FDA Grants Breakthrough Therapy Designation for MPDL3280A, an anti-PDL1 Investigational Cancer Immunotherapy for Non-Small Cell Lung Cancer
CancerConnect News: The investigational cancer immunotherapy MPDL3280A (anti-PDL1) has received Breakthrough Therapy Designation from the U.S. Food and Drug Administration (FDA). The designation was granted for the treatment of people with PD-L1 (Programmed Death-Ligand 1) positive non-small cell lung cancer (NSCLC) whose disease has progressed during or after platinum-based chemotherapy.
Lung cancer remains the leading cause of cancer-related deaths worldwide. In the United States, NSCLC accounts for 75–80% of all lung cancers. Although progress has been made in recent years, the majority of patients with advanced stage lung cancer still die from their disease. New treatments are sorely needed. MPDL3280A has recently received breakthrough therapy status from the U.S. Food and Drug Administration.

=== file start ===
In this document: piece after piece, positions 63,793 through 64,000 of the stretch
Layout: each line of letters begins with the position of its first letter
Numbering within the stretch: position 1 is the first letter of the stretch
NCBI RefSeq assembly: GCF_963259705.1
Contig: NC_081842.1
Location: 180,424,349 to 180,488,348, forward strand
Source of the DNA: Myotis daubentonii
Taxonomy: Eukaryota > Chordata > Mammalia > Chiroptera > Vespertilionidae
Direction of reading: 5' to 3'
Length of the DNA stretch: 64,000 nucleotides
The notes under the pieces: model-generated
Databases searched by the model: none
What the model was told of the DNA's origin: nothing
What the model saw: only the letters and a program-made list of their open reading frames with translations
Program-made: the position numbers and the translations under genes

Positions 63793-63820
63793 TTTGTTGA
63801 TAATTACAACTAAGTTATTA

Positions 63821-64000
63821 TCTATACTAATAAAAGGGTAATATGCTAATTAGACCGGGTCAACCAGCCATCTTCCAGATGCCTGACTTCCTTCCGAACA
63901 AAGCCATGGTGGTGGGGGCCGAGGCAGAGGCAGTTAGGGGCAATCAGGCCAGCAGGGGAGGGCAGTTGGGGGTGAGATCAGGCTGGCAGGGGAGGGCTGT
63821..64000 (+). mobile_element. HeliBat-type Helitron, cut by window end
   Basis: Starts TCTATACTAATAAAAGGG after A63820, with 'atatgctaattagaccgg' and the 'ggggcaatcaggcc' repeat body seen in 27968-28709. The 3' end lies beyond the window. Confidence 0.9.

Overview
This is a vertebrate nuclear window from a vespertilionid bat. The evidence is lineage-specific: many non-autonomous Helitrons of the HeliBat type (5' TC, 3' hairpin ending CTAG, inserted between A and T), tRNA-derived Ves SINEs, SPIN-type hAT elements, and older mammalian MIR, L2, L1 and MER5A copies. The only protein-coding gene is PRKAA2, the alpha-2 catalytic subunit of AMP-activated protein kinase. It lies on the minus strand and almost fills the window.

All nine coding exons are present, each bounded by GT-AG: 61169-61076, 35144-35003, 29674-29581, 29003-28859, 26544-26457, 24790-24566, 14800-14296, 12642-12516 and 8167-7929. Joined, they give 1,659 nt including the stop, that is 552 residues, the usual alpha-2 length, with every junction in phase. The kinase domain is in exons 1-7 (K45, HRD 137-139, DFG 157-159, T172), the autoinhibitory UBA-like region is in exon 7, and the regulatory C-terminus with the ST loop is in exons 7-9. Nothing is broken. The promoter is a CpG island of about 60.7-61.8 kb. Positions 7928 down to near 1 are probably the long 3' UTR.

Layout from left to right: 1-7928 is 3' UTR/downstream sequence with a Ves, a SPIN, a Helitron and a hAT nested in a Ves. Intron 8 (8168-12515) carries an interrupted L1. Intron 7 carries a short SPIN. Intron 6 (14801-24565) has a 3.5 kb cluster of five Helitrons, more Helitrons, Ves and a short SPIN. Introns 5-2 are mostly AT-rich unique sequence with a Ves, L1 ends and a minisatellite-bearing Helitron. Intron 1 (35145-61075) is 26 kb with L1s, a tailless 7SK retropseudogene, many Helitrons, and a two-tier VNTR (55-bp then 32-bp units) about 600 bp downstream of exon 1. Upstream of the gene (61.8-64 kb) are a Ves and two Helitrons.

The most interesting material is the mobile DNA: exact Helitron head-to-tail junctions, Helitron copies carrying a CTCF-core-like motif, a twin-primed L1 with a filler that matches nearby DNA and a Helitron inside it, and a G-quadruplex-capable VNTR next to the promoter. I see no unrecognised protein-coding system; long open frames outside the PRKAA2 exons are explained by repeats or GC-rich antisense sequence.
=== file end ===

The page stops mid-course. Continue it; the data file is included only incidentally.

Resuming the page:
MPDL3280A is an investigational monoclonal antibody designed to interfere with a protein called PD-L1. MPDL3280A is designed to target PD-L1 expressed on tumor cells and tumor-infiltrating immune cells, preventing it from binding to PD-1 and B7.1 on the surface of T cells. By inhibiting PD-L1, MPDL3280A may enable the activation of T cells, restoring their ability to effectively detect and attack tumor cells.
Breakthrough Therapy Designation is designed to expedite the development and review of medicines intended to treat serious diseases and to help ensure patients have access to them through FDA approval as soon as possible. The FDA previously granted Breakthrough Therapy Designation for MPDL3280A in metastatic bladder cancer in 2014.
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